EventTracker asked SE Labs to conduct an independent test of its EDR agent, running the same tests as are used against some of the world’s most established endpoint security solutions available, as well as some of the newer ones.
This report shows EventTracker’s performance in this test. The results are directly comparable with the public SE Labs Enterprise Endpoint Protection (Oct – Dec 2018) report, available here.

How well do email security gateways protect against targeted attacks?

Email security test explores how and when services detect and stop threats.

Latest report now online.

This new email protection test shows a wide variation in the abilities of the services that we have assessed.

You might see the figures as being disappointing. Surely Microsoft Office 365 can’t be that bad? An eight per cent accuracy rating seems incredible.

Literally not credible. If it misses most threats then organisations relying on it for email security would be hacked to death (not literally).

But our results are subtler than just reflecting detection rates and it’s worth understanding exactly what we’re testing here to get the most value from the data. We’re not testing these services with live streams of real emails, in which massive percentages of messages are legitimate or basic spam. Depending on who you talk to, around 50 per cent of all email is spam. We don’t test anti-spam at all, in fact, but just the small percentage of email that comprises targeted attacks.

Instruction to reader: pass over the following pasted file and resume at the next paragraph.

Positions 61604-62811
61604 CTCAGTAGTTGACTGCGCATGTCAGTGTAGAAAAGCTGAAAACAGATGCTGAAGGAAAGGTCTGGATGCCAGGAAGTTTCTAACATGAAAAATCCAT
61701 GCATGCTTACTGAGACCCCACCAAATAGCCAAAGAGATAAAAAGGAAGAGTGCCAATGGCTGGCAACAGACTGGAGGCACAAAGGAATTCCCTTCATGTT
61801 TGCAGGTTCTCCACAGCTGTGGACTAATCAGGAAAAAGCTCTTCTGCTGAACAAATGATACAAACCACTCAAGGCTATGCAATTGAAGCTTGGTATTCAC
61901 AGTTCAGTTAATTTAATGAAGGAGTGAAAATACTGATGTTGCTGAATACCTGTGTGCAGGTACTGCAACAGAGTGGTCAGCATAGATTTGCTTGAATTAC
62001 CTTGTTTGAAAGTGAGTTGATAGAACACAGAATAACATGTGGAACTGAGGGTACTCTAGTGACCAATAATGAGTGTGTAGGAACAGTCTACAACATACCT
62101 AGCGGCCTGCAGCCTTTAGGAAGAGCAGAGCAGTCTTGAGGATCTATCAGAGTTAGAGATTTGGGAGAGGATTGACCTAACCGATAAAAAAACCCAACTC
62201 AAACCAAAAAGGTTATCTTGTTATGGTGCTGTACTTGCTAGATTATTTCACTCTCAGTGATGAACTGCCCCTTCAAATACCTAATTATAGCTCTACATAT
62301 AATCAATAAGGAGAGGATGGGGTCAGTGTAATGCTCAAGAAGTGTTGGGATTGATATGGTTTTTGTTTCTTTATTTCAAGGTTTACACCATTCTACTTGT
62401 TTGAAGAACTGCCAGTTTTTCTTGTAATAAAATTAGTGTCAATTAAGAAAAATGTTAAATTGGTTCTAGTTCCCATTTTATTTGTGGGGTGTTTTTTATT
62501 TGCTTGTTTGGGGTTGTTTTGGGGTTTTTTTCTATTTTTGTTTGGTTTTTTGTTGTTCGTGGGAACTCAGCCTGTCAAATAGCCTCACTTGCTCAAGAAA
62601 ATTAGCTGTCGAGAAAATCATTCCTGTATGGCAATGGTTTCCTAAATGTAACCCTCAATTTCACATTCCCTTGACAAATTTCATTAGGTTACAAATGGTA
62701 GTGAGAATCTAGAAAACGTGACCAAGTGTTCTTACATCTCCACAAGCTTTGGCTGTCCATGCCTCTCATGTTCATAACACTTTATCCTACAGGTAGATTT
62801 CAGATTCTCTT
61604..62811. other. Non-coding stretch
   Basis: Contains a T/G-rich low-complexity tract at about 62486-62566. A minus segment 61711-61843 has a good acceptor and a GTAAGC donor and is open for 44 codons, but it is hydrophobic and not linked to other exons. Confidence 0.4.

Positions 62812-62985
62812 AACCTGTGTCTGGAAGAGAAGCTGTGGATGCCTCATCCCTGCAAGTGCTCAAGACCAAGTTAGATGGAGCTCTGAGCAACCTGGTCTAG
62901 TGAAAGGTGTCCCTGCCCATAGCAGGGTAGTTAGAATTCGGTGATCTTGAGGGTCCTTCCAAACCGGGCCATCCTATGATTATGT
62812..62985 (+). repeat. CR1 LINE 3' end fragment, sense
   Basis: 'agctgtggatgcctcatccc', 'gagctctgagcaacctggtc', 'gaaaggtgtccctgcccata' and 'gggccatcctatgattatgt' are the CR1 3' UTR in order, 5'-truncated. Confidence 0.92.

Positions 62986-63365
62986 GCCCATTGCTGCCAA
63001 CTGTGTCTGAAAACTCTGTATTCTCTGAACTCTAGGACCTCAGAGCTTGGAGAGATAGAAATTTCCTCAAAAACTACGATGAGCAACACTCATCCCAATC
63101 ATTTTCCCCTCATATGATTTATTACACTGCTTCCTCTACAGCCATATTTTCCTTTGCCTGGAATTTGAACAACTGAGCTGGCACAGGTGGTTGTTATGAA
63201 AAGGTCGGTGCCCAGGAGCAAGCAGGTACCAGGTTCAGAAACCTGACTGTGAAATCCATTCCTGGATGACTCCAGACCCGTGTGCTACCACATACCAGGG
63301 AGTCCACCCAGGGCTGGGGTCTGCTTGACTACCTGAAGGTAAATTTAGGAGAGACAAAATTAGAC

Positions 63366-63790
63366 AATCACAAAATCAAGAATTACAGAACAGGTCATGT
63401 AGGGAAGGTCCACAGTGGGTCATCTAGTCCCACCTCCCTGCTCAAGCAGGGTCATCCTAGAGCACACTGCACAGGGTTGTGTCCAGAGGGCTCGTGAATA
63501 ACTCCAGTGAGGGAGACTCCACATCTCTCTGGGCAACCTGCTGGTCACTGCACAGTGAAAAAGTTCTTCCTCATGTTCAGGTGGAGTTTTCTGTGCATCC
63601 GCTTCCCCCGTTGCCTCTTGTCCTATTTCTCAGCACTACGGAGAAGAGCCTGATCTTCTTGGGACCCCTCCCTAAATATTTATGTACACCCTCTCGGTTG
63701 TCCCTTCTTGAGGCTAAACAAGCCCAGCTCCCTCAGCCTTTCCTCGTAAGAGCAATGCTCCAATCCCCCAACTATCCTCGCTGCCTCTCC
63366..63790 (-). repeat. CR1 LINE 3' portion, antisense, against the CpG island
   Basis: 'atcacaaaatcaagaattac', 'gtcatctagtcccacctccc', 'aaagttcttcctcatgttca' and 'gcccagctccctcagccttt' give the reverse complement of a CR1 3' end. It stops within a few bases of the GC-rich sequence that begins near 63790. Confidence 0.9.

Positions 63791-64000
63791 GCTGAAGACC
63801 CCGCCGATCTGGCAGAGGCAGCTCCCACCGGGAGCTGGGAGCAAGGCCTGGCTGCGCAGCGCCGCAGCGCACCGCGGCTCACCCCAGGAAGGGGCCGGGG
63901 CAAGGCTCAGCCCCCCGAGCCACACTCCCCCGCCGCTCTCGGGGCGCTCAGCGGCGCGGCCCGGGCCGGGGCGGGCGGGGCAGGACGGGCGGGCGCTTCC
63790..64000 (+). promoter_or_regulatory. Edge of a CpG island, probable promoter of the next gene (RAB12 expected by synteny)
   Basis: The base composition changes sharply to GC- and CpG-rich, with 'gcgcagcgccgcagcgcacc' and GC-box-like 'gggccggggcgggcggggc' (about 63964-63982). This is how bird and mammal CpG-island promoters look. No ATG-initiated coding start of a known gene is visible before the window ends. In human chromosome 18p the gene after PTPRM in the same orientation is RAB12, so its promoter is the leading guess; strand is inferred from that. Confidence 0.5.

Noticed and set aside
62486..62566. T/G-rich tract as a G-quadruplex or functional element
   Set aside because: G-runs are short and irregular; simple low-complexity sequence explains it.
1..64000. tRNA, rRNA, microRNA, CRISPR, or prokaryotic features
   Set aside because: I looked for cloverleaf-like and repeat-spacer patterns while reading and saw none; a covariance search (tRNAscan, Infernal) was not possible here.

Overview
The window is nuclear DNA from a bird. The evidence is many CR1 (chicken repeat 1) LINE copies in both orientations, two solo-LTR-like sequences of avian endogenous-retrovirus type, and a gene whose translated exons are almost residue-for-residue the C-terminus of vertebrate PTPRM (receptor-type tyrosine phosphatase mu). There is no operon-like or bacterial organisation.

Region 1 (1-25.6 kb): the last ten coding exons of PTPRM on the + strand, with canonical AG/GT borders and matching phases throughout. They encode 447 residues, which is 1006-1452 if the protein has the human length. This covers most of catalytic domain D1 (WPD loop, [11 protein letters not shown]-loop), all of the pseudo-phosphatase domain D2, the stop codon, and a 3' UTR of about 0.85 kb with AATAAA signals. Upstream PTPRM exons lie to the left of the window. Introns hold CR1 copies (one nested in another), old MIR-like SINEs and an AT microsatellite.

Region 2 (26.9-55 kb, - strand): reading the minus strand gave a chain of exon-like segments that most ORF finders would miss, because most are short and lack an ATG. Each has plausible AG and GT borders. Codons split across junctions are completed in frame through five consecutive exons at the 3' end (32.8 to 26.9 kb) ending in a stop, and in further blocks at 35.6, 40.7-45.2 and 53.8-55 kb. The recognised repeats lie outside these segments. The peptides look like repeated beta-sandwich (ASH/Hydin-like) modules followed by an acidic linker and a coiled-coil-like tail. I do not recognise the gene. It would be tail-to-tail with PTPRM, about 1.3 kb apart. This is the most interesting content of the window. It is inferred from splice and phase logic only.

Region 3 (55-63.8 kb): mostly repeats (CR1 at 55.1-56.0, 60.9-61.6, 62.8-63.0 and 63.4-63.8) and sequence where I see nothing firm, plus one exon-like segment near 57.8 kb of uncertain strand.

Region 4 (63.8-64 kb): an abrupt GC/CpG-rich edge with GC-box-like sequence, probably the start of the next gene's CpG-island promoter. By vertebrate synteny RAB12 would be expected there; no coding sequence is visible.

In other words, these results show what can happen when attackers apply themselves to specific targets. They do not reflect a “day in the life” of an average user’s email inbox.

We have also included some ‘commodity’ email threats, though – the kind of generic phishing and social engineering attacks that affect everyone. All services ought to stop every one of these. Similarly, we included some clean emails to ensure that the services were not too aggressively configured. All services ought to allow all these through to the inbox.

So when you see results that appear to be surprising, remember that we’re testing some very specific types of attacks that happen in real life, but not in vast numbers comparable to spam or more general threats.

The way that services handle threats are varied and effective to greater or lesser degrees. To best reflect how useful their responses are, we have a rating system that accounts for their different approaches. Essentially, services that keep threats as far as possible from users will win more points than those who let the message appear in or near the inbox. Conversely, those that allow the most legitimate messages through to the inbox rate higher than those which block them without the possibility of recovery from a junk folder or quarantine.

If you spot a detail in this report that you don’t understand, or would like to discuss, please contact us via our Twitter or Facebook accounts.

SE Labs uses current threat intelligence to make our tests as realistic as possible. To learn more about how we test, how we define ‘threat intelligence’ and how we use it to improve our tests please visit our website and follow us on Twitter.